As previously reported in this blog, Relentless received rave reviews in its world premiere production from Chicago’s TimeLine Theatre. “Tyla Abercrumbie’s Relentless is the finest new play to emerge in Chicago since the days before the COVID-19 crisis that delayed this world premiere for so many months,” wrote Chris Jones in the Chicago Tribune, in a review headlined “The Best New Work Here in Years.” “Smart, challenging and deeply moving toward its close, Relentless is fully the equal of many of the serious dramas that populated Broadway this past fall. The piece, written by a Chicago-based artist hitherto best known as an actress, deserves broad international exposure.” Enthusiastic reviews were also published in the Chicago Sun-Times, Chicago Reader, and other publications. To see a wrap-up of reviews for Relentless, click here.
Developed through TimeLine’s Playwrights Collective, Abercrumbie’s play offers a startling and vibrant look at the secrets we keep to protect the ones we love most, weaving a mother’s past with her daughters’ present in a complicated tale of family, legacy, and progress. To see a video by Abercrumbie discussing her play, click here.
Set in 1919 Philadelphia, the play concerns two Black sisters settling their mother’s estate after her death. Annelle is a happy socialite desperate to return to the safe illusion of a perfect life with her husband in Boston. Janet is a single, professional nurse, determined to change history and propel Black women to a place of prominence and respect. Upon discovering a series of diaries left by their late mother, they find themselves confronted with a woman they never really knew, exposing buried truths from the past that are chillingly, explosively Relentless.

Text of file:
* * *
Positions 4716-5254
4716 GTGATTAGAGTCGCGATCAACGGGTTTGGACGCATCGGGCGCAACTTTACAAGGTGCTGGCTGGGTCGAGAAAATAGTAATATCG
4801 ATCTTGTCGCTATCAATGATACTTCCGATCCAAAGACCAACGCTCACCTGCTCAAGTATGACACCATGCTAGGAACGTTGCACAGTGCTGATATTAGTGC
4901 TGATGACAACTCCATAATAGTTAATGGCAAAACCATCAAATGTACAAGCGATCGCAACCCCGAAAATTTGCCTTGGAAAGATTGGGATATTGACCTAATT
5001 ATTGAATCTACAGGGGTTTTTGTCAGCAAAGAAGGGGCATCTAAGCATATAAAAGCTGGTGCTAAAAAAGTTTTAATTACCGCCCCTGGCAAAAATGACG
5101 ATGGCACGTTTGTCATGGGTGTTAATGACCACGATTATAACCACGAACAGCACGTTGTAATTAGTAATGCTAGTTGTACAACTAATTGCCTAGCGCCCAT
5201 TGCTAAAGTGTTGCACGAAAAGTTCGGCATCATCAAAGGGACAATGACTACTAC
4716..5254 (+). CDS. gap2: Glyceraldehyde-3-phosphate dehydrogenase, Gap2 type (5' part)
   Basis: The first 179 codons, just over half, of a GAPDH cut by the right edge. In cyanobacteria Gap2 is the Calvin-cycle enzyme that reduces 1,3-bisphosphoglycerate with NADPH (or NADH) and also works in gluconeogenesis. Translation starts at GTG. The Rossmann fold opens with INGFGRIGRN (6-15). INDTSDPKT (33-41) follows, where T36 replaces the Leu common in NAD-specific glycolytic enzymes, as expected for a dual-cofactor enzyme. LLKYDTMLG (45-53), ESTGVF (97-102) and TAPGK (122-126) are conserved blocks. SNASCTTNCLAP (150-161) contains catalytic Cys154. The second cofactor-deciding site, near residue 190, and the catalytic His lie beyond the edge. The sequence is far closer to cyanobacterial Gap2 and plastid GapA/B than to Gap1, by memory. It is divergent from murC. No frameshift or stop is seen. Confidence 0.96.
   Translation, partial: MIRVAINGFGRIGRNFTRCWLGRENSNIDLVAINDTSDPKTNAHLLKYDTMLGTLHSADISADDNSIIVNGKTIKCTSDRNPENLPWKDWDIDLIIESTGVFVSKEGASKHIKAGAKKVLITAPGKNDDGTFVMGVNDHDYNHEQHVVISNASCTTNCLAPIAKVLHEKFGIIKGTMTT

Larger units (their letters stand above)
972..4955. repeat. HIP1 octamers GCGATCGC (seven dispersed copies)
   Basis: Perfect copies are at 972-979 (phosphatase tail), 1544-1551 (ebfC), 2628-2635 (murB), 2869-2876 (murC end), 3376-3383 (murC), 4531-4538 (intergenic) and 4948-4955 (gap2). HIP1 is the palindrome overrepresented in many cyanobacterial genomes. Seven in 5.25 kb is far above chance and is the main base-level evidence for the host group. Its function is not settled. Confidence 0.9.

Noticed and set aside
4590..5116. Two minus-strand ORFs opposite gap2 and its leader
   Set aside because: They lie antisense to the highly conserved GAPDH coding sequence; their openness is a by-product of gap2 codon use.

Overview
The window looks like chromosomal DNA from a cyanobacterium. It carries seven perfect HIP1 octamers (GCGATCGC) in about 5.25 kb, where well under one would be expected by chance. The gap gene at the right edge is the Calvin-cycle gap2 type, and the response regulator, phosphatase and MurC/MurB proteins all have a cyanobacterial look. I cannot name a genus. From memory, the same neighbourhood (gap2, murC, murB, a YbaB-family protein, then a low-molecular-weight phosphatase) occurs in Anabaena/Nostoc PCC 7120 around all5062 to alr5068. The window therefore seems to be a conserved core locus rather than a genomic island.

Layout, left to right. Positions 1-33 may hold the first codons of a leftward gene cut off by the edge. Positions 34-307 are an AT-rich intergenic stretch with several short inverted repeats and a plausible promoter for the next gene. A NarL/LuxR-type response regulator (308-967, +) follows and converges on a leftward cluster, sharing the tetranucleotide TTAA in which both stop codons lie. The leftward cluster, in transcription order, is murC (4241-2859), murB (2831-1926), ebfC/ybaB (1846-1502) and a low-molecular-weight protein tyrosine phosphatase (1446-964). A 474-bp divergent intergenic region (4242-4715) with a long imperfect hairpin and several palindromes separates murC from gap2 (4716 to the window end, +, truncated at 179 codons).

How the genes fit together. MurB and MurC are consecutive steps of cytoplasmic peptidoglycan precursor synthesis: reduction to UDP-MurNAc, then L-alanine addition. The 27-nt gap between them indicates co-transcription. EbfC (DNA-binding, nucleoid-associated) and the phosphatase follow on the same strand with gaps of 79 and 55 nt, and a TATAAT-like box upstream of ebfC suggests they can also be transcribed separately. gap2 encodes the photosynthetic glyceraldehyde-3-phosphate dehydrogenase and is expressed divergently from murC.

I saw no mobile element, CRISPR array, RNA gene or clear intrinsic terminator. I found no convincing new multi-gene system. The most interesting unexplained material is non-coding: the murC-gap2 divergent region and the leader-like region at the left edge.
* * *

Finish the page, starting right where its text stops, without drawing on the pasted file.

“I don’t know that this story has ever been told from the perspective of these types of characters, at least not in this genre,” says Abercrumbie. “Often the part of American history that is labeled Black History—specifically as it relates to how and when Black Victorians existed and were effective—is largely left out, somehow. Either it’s collectively agreed that it didn’t exist, or IF it did exist, its importance to the American landscape is deemed irrelevant or at best insignificant, and therefore a collective demand that it be forgotten or ‘gotten over’ has been nurtured and accepted. Many of the themes the characters in Relentless deal with remain very relevant today—racism, sexism, feminism, poverty, mental illness, infant mortality, police brutality. Those battles have been relentlessly fought over and over, yet here we are in 2022 still fighting against the same injustices.”